Scientists around the world are in continuous fear that we may never be able to produce an effective vaccine against COVID-19 and have to live with the permanent risk of contracting the novel virus. Also Read - Coronavirus in Delhi: His Cook Positive, Supreme Court Judge Goes in Self-Quarantine With Family
Currently, more than 100 vaccines are undergoing pre-clinical trials and a few have entered the human trial stage. Still, the researchers fear that the vaccines may not be able to cross the last hurdle and be available for the common people. This is because of the nature of this new coronavirus. According to the scientists, COVID-19 virus may change its structure in a few months when we hopefully have a vaccine but the change in its anatomy can turn the entire development, scientific processes and result futile. Also Read - Coronavirus in Karnataka: Passengers Refuse Institutional Quarantine, 19 Sent Back to Delhi
According to a CNN report, in which Dr. David Nabarro, World Health Organization’s COVID-19 special envoy was quoted saying, “There are some viruses that we still do not have vaccines against. We cannot make an absolute assumption that a vaccine will appear at all, or if it does appear, whether it will pass all the tests of efficacy and safety.” Also Read - Sri Lanka to Impose Nationwide Day-long Curfew Again on Sunday to Check Coronavirus Outbreak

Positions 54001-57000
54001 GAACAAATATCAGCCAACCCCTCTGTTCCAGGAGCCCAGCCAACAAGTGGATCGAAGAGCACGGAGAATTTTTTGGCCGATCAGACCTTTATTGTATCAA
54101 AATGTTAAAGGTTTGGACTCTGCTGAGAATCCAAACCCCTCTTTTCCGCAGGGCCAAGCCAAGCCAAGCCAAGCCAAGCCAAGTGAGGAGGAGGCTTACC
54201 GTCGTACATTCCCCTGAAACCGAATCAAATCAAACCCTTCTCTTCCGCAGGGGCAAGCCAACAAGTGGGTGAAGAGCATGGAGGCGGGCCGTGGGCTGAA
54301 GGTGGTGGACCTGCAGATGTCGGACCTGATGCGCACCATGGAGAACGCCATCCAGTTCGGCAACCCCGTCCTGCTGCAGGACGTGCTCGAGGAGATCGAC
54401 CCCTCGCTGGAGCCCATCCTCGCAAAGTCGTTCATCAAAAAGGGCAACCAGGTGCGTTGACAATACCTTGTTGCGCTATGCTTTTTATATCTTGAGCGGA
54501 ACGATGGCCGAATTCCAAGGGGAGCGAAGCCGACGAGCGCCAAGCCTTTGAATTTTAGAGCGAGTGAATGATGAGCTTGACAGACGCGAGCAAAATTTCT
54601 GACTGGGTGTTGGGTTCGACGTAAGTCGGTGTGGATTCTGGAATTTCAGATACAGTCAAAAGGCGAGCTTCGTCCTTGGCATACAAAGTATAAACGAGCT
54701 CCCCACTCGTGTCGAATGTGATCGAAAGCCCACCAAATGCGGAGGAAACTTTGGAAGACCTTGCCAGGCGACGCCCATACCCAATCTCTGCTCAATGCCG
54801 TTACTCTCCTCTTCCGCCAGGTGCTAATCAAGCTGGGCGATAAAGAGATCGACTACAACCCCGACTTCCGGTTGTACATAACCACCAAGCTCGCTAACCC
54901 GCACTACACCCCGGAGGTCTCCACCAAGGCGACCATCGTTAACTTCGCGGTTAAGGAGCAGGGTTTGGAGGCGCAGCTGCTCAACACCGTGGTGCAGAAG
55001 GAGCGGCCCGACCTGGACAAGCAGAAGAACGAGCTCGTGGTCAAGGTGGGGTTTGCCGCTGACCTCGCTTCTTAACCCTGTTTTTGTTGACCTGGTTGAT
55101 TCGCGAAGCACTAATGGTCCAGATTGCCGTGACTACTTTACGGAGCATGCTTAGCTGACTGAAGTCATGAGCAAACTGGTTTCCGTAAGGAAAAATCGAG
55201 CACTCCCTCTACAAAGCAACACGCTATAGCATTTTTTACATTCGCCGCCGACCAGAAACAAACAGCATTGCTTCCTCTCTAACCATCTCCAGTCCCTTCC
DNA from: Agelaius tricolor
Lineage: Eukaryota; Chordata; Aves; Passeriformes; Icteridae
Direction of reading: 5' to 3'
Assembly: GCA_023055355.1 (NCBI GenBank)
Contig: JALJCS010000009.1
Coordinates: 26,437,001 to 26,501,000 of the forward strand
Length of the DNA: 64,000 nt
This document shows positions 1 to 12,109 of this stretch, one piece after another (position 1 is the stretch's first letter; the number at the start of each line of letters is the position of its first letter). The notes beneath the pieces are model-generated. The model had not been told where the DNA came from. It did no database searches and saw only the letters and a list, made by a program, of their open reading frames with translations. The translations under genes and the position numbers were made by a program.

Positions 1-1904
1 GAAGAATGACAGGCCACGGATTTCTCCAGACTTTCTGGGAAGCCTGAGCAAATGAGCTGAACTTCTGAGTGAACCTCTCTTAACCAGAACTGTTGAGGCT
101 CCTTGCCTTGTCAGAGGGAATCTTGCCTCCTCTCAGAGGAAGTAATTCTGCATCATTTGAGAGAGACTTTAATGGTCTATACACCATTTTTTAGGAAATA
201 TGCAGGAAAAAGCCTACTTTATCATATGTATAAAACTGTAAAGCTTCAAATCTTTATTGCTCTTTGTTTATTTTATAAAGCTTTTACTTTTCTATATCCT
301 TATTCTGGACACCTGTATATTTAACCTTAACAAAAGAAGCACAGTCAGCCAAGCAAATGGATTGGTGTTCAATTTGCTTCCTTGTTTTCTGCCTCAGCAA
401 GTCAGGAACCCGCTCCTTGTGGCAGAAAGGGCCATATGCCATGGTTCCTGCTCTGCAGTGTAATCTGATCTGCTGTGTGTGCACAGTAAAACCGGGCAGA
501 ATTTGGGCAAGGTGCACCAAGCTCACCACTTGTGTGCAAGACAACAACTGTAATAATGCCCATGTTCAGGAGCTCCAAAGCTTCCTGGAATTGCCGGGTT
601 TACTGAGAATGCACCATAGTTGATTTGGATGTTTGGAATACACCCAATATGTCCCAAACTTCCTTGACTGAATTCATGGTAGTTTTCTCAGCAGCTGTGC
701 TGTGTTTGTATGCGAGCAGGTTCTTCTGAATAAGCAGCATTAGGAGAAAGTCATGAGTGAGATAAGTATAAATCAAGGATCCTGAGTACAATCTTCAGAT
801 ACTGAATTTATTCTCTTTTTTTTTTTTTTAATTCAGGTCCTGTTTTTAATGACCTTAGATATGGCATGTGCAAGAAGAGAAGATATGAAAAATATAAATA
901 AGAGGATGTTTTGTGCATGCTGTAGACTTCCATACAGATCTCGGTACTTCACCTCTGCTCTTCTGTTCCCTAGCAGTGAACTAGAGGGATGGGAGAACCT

Notably, vaccine development is a very long procedure. And as per reports, 37 per cent of vaccines fail in the first phase itself. Whereas 69 per cent fail in the second stage. And 42 per cent go futile in the third phase. Only 10 per cent of total vaccines manage to reach the last stage and get approval.
Even after the approval, we are not sure if a vaccine would be effective in the general population. One of the examples for this is the dengue vaccine that came in 2015. It was found out to have severe negative impacts on the people in the Philippines. Instead of providing immunity against the virus, the vaccine made people critically ill with severe symptoms of the disease.
Also, it has been nearly four decades now but we still do not have a vaccine against HIV, which has caused around 32 million deaths till now.
According to a statement given by the UK’s Chief Medical Officer, Christopher Whitty to a Parliamentary committee, there is enough concerning evidence that shows, we may not able to develop a COVID-19 vaccine. One of the bases for this negative possibility is the reinfection. This means, getting the infection once is not making a person immune to it for a prolonged period.
Even the World Health organisation recently hinted towards the possibility of never be able to deal with the virus. If that happens, the only way the human race can survive is by developing herd immunity but in the process, a huge number of people will lost their lives.
With Inputs From IANS